Abstract

For the first time in the world, we succeeded in synthesizing the room-temperature superconductor (Tc≥400 K, 127∘C) working at ambient pressure with a modified lead-apatite (LK-99) structure. The superconductivity of LK-99 is proved with the Critical temperature (Tc), Zero-resistivity, Critical current (Ic), Critical magnetic field (Hc), and the Meissner effect. The superconductivity of LK-99 originates from minute structural distortion by a slight volume shrinkage (0.48 %), not by external factors such as temperature and pressure. The shrinkage is caused by Cu2+ substitution of Pb2+(2) ions in the insulating network of Pb(2)-phosphate and it generates the stress. It concurrently transfers to Pb(1) of the cylindrical column resulting in distortion of the cylindrical column interface, which creates superconducting quantum wells (SQWs) in the interface. The heat capacity results indicated that the new model is suitable for explaining the superconductivity of LK-99. The unique structure of LK-99 that allows the minute distorted structure to be maintained in the interfaces is the most important factor that LK-99 maintains and exhibits superconductivity at room temperatures and ambient pressure.

https://doi.org/10.48550/arXiv.2307.12008

  • @mkhoury@lemmy.ca
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    210 months ago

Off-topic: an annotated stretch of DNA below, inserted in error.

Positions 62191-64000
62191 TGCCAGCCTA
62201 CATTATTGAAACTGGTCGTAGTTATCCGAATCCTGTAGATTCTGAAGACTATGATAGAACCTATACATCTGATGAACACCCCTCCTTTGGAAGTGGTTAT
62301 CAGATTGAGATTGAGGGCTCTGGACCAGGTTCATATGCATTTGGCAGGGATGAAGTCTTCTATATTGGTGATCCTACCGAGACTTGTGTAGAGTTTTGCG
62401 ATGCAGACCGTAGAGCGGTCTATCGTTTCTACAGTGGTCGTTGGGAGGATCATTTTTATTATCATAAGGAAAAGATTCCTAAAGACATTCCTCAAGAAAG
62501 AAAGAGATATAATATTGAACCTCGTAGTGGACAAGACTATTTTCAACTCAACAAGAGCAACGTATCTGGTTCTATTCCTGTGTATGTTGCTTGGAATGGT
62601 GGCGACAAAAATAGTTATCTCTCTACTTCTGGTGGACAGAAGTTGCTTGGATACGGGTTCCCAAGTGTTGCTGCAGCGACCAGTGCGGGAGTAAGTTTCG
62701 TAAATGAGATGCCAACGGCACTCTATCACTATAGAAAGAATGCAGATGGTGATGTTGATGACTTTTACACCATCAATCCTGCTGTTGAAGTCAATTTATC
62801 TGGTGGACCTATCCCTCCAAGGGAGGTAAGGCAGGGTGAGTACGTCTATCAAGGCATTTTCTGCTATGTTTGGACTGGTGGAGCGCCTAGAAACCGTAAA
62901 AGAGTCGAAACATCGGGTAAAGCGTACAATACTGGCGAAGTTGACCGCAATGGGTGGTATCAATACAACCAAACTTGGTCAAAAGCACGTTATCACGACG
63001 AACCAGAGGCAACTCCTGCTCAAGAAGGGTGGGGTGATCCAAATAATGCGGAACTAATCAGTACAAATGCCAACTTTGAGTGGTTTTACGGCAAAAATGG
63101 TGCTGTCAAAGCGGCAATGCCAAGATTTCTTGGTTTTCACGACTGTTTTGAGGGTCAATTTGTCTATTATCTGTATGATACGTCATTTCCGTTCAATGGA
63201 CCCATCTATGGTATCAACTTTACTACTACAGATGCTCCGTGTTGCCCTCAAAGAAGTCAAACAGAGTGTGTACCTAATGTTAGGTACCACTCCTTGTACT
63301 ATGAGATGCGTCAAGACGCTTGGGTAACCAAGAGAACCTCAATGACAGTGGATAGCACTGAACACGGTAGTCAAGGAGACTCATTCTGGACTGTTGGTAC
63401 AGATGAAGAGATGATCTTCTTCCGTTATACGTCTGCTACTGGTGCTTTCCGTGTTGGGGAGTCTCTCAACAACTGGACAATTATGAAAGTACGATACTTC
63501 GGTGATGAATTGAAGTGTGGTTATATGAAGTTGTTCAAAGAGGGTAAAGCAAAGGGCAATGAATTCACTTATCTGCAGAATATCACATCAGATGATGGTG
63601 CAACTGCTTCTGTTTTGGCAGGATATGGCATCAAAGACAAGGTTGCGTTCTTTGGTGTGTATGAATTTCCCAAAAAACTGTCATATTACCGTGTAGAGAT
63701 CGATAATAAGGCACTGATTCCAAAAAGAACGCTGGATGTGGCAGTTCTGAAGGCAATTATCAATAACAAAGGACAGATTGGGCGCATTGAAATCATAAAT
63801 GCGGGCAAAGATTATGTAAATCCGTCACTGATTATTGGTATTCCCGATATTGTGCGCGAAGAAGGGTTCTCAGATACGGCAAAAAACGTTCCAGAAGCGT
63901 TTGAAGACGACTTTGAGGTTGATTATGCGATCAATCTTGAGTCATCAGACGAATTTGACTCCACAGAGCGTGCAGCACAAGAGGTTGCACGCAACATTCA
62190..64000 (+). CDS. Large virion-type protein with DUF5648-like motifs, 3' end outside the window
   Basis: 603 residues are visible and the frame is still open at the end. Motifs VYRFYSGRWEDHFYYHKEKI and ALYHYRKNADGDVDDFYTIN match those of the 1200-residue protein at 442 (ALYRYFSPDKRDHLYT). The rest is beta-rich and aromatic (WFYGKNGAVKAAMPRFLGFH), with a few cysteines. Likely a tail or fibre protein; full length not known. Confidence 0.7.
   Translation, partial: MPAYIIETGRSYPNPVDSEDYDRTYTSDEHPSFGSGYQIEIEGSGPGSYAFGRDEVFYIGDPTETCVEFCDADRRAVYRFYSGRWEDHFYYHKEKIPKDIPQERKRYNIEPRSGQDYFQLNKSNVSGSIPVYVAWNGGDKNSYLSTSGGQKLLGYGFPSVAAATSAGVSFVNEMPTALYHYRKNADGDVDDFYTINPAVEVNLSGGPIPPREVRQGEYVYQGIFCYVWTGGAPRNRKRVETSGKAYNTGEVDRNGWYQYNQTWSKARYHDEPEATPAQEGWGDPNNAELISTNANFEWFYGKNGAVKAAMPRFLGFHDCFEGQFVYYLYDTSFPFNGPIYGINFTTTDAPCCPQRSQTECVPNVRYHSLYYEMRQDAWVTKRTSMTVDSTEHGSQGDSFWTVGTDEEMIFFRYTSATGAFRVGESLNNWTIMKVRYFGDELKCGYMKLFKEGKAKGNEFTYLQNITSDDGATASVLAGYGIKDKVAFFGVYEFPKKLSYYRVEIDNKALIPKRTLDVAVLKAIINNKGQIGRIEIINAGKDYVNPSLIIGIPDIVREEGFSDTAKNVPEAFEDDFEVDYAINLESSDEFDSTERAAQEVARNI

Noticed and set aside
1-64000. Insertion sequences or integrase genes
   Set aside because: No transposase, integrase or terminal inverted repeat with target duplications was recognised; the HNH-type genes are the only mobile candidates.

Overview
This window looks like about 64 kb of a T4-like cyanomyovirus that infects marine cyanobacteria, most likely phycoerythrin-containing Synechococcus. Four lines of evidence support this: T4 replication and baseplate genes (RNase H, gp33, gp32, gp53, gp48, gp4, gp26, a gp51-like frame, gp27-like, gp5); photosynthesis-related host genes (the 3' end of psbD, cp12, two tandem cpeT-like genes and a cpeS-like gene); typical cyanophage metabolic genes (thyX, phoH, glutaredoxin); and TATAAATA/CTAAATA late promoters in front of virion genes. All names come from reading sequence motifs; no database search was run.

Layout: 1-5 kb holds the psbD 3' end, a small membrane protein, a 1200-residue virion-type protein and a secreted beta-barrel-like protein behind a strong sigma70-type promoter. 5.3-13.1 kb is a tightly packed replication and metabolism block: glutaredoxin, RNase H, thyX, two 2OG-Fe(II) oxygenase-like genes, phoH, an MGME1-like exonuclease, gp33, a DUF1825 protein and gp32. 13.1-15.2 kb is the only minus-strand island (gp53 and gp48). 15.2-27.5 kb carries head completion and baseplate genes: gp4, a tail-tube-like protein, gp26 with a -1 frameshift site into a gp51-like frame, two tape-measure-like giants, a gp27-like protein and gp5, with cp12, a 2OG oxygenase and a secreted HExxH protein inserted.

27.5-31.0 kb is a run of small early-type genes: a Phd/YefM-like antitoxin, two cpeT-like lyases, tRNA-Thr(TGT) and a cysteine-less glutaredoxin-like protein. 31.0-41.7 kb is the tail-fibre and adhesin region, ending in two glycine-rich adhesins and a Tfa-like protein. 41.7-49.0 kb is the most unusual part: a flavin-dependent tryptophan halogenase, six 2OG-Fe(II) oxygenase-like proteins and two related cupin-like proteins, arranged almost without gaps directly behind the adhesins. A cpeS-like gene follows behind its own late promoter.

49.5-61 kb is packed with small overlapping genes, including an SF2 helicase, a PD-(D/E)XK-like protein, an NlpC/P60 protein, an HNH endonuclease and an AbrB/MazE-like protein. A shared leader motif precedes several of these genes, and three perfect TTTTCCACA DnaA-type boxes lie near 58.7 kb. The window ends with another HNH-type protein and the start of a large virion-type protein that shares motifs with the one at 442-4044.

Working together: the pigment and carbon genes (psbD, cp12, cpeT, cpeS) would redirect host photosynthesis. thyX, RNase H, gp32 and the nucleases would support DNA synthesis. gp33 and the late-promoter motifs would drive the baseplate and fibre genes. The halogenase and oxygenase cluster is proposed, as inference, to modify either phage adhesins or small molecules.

I think there’s a decent chance this new material could be mass produced if the superconductivity holds up. The synthesis seems pretty straightforward - just a solid state reaction at high temp using commercially available stuff like PbO and Cu. No crazy high pressures needed either.

    The key strained interfaces are made by substituting some Cu for Pb, so they’d need good process control to get that 0.48% shrinkage right every time. And you’d need access to testing gear like XRD and SQUID to validate the superconductivity, which might limit who can manufacture it at first.

    But on the whole, seems like existing ceramic production lines could likely be adapted to churn out boatloads of this material if there’s demand. The superconductivity at 400K would be a total game changer if confirmed. Fingers crossed they can work out any kinks in scaling up production, because I’d love to see some real world applications!

    • @schroedingershat@lemmy.world
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      310 months ago

      And you’d need access to testing gear like XRD and SQUID to validate the superconductivity, which might limit who can manufacture it at first.

      Is this needed for a production process? If you can fill it with current to the target field strength and come back in a day then it does the thing, nobody needs to care about some specific test.

      • @mkhoury@lemmy.ca
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        210 months ago

        I mean you wouldn’t need to test every piece of material coming out of your production line, but you might want to run them on some representative sample to ensure the consistency and quality of your production process. Small changes in your production process can veer you away from perfect superconductivity, and so you want to test at a high enough resolution to ensure it’s working as expected.